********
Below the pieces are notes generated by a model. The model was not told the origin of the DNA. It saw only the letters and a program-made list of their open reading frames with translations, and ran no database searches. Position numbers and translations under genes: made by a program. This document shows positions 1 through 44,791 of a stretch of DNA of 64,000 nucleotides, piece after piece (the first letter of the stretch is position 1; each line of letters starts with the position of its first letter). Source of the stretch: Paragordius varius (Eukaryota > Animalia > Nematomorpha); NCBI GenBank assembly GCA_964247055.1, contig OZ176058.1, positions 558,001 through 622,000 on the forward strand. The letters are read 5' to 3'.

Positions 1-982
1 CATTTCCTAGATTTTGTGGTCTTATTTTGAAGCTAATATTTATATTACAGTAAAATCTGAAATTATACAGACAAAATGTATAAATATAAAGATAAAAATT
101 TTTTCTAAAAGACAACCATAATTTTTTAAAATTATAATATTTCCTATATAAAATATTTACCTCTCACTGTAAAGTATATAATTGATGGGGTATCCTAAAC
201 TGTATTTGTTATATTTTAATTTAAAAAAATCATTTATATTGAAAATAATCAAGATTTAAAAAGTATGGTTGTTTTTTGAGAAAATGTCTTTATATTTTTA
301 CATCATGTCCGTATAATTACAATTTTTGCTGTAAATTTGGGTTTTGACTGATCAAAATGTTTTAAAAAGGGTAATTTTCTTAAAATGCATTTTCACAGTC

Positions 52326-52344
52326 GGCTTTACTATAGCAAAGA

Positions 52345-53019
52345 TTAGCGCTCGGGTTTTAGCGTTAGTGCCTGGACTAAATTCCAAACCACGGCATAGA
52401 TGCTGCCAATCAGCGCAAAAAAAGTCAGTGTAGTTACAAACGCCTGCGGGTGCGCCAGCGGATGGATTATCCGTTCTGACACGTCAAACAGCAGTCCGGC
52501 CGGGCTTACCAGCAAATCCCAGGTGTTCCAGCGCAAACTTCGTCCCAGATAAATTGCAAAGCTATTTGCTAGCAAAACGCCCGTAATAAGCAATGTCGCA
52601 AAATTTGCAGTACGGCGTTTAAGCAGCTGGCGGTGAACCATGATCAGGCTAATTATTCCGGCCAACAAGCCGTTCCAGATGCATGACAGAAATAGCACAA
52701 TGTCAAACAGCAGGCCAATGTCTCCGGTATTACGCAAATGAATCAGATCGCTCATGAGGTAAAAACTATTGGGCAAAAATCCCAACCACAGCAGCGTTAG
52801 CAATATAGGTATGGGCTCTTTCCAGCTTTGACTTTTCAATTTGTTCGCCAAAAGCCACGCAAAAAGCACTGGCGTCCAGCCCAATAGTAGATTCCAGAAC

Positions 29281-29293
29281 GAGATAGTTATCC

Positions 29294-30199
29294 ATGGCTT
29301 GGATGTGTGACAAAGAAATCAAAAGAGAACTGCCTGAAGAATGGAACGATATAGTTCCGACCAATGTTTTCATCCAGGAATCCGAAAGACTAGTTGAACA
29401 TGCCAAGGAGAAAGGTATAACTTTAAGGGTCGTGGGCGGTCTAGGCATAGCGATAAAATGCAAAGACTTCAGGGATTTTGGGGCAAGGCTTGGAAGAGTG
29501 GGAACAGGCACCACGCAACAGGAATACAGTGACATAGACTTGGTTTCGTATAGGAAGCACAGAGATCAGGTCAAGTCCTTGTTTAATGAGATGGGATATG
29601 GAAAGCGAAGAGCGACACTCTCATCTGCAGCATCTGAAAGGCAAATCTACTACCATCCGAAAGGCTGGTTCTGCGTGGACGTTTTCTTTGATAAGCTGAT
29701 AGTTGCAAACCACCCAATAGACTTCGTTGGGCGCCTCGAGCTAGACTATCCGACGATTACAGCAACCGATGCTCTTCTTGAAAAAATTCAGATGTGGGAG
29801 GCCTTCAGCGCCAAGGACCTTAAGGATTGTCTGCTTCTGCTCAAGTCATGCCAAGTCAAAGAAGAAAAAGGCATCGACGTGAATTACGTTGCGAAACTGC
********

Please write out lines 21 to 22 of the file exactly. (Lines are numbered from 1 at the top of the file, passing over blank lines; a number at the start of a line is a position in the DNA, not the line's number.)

29401 TGCCAAGGAGAAAGGTATAACTTTAAGGGTCGTGGGCGGTCTAGGCATAGCGATAAAATGCAAAGACTTCAGGGATTTTGGGGCAAGGCTTGGAAGAGTG
29501 GGAACAGGCACCACGCAACAGGAATACAGTGACATAGACTTGGTTTCGTATAGGAAGCACAGAGATCAGGTCAAGTCCTTGTTTAATGAGATGGGATATG